Monday I tweeted:

A few folks asked me what I was referring to so I thought I’d explain in a bit more detail here. First, John Hussman has recently made some very good points as to why a prudent investor may want to consider weighing the prospects for future equity returns against the potential risks. Very simply he suggests that in every prior market cycle stock market valuations fell to roughly half their current level (see the tweet below).

Now it’s become popular to rationalize this fact by attacking Hussman’s credibility. However, this totally ignores the issue at hand, that stocks are now as extremely overvalued as ever hence risk to the downside is about as great as it has ever been. Even if a source is not credible (and I personally believe Hussman’s research is very solid) that doesn’t invalidate the fact that that source is bringing to the table. This is nothing more than a classic logical fallacy.

Another interesting example of the rationalizing going on today is whenever someone points out that equity valuations are extremely high, critics immediately point to interest rates to “justify” those high valuations. However, this is nothing more than a red herring to distract from the main point: high valuations imply low future returns along with heightened risk. Do interest rates ameliorate these concerns? Not in any way. To paraphrase “Fight the Fed Model,” they merely tell us how we got here (low rates inspire greater risk taking).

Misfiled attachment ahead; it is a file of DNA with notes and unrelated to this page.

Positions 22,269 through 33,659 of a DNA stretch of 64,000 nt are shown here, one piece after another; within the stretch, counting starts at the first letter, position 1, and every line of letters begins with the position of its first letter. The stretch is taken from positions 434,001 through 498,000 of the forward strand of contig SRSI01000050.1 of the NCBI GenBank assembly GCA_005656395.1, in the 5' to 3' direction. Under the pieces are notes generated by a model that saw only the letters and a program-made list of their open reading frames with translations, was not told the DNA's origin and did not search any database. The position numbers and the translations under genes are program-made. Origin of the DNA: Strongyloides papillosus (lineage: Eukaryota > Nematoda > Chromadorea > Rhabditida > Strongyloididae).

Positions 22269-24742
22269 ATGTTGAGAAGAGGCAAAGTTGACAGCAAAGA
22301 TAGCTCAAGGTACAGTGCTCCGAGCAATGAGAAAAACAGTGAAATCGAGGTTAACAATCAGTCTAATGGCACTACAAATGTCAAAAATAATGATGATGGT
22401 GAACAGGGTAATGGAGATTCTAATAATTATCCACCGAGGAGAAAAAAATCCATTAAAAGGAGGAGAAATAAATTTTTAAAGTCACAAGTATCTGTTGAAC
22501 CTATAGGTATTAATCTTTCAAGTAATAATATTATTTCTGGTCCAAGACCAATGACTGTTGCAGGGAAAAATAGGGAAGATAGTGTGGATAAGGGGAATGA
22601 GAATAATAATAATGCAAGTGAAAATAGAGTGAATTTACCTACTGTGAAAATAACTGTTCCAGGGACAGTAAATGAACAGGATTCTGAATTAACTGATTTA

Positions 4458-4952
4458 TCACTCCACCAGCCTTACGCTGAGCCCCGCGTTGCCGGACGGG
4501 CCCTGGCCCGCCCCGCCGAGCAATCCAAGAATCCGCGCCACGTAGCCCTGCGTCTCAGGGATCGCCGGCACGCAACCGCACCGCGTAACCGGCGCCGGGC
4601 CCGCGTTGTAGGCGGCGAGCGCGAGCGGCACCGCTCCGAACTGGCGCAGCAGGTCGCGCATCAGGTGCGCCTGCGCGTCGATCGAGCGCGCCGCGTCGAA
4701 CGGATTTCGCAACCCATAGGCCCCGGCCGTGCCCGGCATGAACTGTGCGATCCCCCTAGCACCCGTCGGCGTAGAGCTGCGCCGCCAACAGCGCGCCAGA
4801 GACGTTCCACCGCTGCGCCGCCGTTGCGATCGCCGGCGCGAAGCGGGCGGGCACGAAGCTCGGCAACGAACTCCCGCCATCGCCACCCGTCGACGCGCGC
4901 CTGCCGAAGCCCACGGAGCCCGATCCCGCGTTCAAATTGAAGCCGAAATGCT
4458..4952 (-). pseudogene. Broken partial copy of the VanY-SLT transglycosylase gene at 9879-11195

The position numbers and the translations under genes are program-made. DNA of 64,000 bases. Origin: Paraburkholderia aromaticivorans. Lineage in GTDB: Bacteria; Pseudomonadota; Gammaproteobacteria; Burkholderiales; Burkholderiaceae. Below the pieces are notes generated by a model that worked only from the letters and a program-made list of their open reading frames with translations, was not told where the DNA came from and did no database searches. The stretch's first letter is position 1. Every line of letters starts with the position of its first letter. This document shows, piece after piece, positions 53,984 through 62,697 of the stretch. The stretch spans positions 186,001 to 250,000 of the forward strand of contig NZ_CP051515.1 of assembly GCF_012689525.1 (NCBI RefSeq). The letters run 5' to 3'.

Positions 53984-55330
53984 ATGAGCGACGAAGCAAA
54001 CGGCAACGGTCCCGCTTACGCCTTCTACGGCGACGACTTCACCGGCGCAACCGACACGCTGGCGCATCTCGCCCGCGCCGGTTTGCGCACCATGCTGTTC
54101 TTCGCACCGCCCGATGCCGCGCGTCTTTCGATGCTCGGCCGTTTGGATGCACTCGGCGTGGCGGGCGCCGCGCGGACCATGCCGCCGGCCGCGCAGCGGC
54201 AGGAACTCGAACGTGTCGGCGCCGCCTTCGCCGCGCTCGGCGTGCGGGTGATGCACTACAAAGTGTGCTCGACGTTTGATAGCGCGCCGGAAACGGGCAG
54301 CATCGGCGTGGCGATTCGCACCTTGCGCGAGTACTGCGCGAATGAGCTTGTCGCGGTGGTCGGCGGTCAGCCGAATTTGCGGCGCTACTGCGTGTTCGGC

In fact, a very common response I’ve heard to any suggestion that stocks are extremely overvalued is that bonds are even more overvalued than stocks. If it’s true that bonds are in a bubble AND they are what’s supposedly justifying record-high median equity valuations it’s hard not to believe that equities are in a bubble, as well. Ultimately, deferring to the interest rate discussion is nothing more than a classic distraction technique.

Finally, I’ve presented a few graphics over the past few months that visually display the risk/reward equation now facing investors. According to Jeremy Grantham’s GMO, investors in the stock market face a possible decline of about 40% (risk) in order to now achieve a 7-year annual return of about -2% (return).

The common response to this is, “you can’t time the market,” which is nothing but a straw man. Seeing the risk/reward equation for what it is and then appropriately positioning is not “timing the market.” It’s called “investing.”

So rationalize these indicators at your own risk. Just be aware of the logical fallacies at work because they are at the root of the single greatest mistake investors make. It might also be noteworthy to observe the prevalence of this sort of thinking to begin to have some sort of idea of where we stand in terms of the larger market cycle.